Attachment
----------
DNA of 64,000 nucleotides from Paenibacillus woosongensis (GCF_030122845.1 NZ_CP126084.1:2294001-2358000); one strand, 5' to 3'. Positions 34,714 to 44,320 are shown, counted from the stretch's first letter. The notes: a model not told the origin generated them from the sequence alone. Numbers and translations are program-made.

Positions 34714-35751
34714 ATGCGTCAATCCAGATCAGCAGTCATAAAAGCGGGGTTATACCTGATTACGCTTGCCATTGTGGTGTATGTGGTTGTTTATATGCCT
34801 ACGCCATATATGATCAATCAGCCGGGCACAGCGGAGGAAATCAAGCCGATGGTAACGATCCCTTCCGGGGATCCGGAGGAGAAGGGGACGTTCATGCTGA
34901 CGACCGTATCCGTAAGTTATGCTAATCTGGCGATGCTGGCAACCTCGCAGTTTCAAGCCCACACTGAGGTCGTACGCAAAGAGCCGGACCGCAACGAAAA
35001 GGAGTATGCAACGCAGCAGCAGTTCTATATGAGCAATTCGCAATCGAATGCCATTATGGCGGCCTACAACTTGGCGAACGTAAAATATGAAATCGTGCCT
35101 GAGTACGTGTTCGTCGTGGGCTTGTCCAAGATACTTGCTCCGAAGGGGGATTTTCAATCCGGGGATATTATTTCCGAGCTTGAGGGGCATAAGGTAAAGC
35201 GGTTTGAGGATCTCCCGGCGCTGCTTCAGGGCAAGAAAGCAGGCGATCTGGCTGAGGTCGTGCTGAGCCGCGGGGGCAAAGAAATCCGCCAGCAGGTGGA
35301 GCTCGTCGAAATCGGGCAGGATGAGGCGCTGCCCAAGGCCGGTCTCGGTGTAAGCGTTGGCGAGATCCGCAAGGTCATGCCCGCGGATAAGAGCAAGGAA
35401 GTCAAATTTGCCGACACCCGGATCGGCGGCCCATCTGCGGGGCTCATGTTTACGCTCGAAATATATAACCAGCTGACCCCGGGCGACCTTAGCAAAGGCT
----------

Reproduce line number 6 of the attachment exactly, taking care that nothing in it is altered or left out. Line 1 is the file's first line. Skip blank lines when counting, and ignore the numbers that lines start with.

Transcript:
35001 GGAGTATGCAACGCAGCAGCAGTTCTATATGAGCAATTCGCAATCGAATGCCATTATGGCGGCCTACAACTTGGCGAACGTAAAATATGAAATCGTGCCT